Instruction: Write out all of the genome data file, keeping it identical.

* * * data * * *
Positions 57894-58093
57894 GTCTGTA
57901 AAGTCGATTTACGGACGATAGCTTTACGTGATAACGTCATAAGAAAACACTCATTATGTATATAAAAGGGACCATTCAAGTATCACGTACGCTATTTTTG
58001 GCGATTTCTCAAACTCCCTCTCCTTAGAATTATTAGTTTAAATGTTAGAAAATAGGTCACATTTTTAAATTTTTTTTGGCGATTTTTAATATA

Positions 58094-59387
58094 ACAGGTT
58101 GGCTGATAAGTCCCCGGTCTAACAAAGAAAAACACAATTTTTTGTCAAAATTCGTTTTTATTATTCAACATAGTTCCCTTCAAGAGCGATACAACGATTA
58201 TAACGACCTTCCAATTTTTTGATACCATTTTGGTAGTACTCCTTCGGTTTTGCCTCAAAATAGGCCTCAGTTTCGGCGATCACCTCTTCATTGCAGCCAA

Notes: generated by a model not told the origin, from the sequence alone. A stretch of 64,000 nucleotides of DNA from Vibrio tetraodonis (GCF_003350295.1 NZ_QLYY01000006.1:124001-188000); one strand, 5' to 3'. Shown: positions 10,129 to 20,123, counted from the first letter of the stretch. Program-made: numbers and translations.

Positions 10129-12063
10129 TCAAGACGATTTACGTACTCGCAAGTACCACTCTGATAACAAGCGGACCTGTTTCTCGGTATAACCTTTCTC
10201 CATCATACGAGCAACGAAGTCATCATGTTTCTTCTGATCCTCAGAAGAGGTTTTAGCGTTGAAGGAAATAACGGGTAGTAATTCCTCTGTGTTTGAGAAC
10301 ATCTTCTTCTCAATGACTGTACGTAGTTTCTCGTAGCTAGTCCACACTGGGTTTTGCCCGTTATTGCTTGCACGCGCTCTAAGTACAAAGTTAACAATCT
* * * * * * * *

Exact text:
Positions 57894-58093
57894 GTCTGTA
57901 AAGTCGATTTACGGACGATAGCTTTACGTGATAACGTCATAAGAAAACACTCATTATGTATATAAAAGGGACCATTCAAGTATCACGTACGCTATTTTTG
58001 GCGATTTCTCAAACTCCCTCTCCTTAGAATTATTAGTTTAAATGTTAGAAAATAGGTCACATTTTTAAATTTTTTTTGGCGATTTTTAATATA

Positions 58094-59387
58094 ACAGGTT
58101 GGCTGATAAGTCCCCGGTCTAACAAAGAAAAACACAATTTTTTGTCAAAATTCGTTTTTATTATTCAACATAGTTCCCTTCAAGAGCGATACAACGATTA
58201 TAACGACCTTCCAATTTTTTGATACCATTTTGGTAGTACTCCTTCGGTTTTGCCTCAAAATAGGCCTCAGTTTCGGCGATCACCTCTTCATTGCAGCCAA

Notes: generated by a model not told the origin, from the sequence alone. A stretch of 64,000 nucleotides of DNA from Vibrio tetraodonis (GCF_003350295.1 NZ_QLYY01000006.1:124001-188000); one strand, 5' to 3'. Shown: positions 10,129 to 20,123, counted from the first letter of the stretch. Program-made: numbers and translations.

Positions 10129-12063
10129 TCAAGACGATTTACGTACTCGCAAGTACCACTCTGATAACAAGCGGACCTGTTTCTCGGTATAACCTTTCTC
10201 CATCATACGAGCAACGAAGTCATCATGTTTCTTCTGATCCTCAGAAGAGGTTTTAGCGTTGAAGGAAATAACGGGTAGTAATTCCTCTGTGTTTGAGAAC
10301 ATCTTCTTCTCAATGACTGTACGTAGTTTCTCGTAGCTAGTCCACACTGGGTTTTGCCCGTTATTGCTTGCACGCGCTCTAAGTACAAAGTTAACAATCT